Wall St. drops as tech stocks tumble on Huawei fallout fears
20 May 2019, 18: 01
U.S. stocks fell on Monday, as a crackdown on China's Huawei Technologies raised concerns of a bigger impact on chipmakers and added to fears of an escalation in trade war between the two nations.
Apple Inc (NASDAQ:) slumped 3.84%, weighing the most on the three main indexes. The technology sector slipped 1.95%, the biggest drop among the nine major S&P sectors trading lower.
The iPhone maker was also pressured by a warning from HSBC that higher prices for the company's products following the increases in tariffs could have "dire consequences" on demand.
U.S. suppliers of Huawei, including Qualcomm (NASDAQ:), Micron Technology (NASDAQ:) and Broadcom (NASDAQ:) Inc, fell about 5%, while the Philadelphia Semiconductor Index slid 2.88%, its lowest level in over two months.
"For a lot of these tech companies, there is no bigger market than China and there is some concern it could forestall growth, also forces countries to take sides and begin to allow China to develop alternatives," said Rick Meckler, partner at Cherry Lane Investments in New Vernon, New Jersey.
"It's a lot of speculation and there isn't any basis. But it looks like the trade talks are getting worse and not better."
Huawei, the world's largest telecoms equipment maker, was added to a trade blacklist by the Trump administration on Thursday, escalating the already bitter trade war, while China on Monday accused the United States of harboring "extravagant expectations" for a trade deal.
Underscoring a likely hit to U.S. tech companies, Lumentum Holdings Inc said it would halt shipments to Huawei and cut its quarterly revenue expectations. Shares of Lumentum fell 2.68%.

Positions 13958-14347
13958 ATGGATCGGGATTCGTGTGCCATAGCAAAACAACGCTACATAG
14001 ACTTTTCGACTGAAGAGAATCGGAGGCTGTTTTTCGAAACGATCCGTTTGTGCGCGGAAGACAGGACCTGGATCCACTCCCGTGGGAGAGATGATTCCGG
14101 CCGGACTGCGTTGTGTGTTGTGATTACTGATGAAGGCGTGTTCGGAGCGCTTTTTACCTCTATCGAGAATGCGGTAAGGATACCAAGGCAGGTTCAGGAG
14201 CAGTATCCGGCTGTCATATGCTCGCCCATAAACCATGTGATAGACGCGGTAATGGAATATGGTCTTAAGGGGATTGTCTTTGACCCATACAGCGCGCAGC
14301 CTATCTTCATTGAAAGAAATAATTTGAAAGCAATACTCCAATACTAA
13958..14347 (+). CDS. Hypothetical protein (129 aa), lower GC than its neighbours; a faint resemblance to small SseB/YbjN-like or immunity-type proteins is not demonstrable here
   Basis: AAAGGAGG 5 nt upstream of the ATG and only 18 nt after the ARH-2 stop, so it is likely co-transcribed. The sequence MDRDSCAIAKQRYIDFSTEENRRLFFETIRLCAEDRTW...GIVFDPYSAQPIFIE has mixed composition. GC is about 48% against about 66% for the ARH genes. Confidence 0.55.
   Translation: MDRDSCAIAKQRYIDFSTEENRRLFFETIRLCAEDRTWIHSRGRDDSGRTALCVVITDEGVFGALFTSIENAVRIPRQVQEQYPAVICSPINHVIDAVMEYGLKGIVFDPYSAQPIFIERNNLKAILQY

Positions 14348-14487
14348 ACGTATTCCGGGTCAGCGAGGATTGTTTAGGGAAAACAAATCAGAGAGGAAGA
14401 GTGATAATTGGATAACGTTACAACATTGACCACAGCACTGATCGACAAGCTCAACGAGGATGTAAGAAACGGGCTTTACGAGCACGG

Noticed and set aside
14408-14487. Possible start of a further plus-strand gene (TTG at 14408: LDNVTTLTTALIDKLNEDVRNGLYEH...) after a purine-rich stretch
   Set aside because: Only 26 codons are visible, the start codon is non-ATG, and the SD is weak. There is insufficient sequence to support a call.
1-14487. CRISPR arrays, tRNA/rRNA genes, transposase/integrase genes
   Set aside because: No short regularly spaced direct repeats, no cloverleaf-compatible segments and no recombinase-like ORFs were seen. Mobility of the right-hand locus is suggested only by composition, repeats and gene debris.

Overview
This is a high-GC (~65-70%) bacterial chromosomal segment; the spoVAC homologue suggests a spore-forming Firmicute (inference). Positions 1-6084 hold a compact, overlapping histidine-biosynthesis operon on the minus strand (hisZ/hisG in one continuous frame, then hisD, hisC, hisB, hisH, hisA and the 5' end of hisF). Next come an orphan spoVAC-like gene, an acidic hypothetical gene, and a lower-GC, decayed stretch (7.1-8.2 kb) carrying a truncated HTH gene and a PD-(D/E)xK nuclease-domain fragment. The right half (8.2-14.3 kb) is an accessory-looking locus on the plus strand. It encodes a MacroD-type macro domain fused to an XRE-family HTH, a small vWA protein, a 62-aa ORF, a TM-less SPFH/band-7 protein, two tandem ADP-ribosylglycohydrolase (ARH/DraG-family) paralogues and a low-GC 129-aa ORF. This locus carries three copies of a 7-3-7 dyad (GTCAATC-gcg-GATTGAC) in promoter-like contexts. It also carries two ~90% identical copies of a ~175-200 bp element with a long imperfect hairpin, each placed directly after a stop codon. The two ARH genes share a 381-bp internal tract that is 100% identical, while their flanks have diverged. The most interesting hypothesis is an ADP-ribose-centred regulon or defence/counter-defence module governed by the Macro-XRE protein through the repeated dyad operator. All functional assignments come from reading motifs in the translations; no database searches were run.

Alphabet (NASDAQ:) Inc's Google has suspended some business with Huawei, Reuters reported over the weekend, while chipmakers including Intel Corp(NASDAQ:), Qualcomm, Xilinx Inc (NASDAQ:) and Broadcom have told employees that they will not supply the Chinese company until further notice, Bloomberg reported on Sunday.
Shares of Alphabet, Facebook Inc (NASDAQ:) and Microsoft Corp(NASDAQ:) were all down over 2%.
In a bright spot, Sprint Corp shares jumped 23%, while T-Mobile US Inc gained 5.2% after the companies won support of the U.S. telecoms regulator chairman for their proposed $26 billion merger.
Verizon Communications (NYSE:) Inc's 3.5% gain helped the Dow index limit some losses, while shares of AT&T Inc (NYSE:) rose 3%
At 9:45 a.m. ET, the was down 132.17 points, or 0.51%, at 25,631.83. The S&P 500 was down 20.89 points, or 0.73%, at 2,838.64 and the was down 125.77 points, or 1.61%, at 7,690.51.
Investors will also look for comments from a clutch of retailers reporting this week including Home Depot (NYSE:), Nordstrom (NYSE:), Kohl's and Target(NYSE:) for comments on the impact of the latest round of tariffs.
With 460 of S&P 500 companies having posted first-quarter results, 75.2% have topped analysts' profit expectations. Analysts now expect first-quarter earnings growth of 1.4%, a sharp turnaround from the 2% loss expected on April 1, according to Refinitiv data.
Declining issues outnumbered advancers for a 2.58-to-1 ratio on the NYSE and for a 3.00-to-1 ratio on the Nasdaq.
The S&P index recorded 13 new 52-week highs and seven new lows, while the Nasdaq recorded 11 new highs and 71 new lows.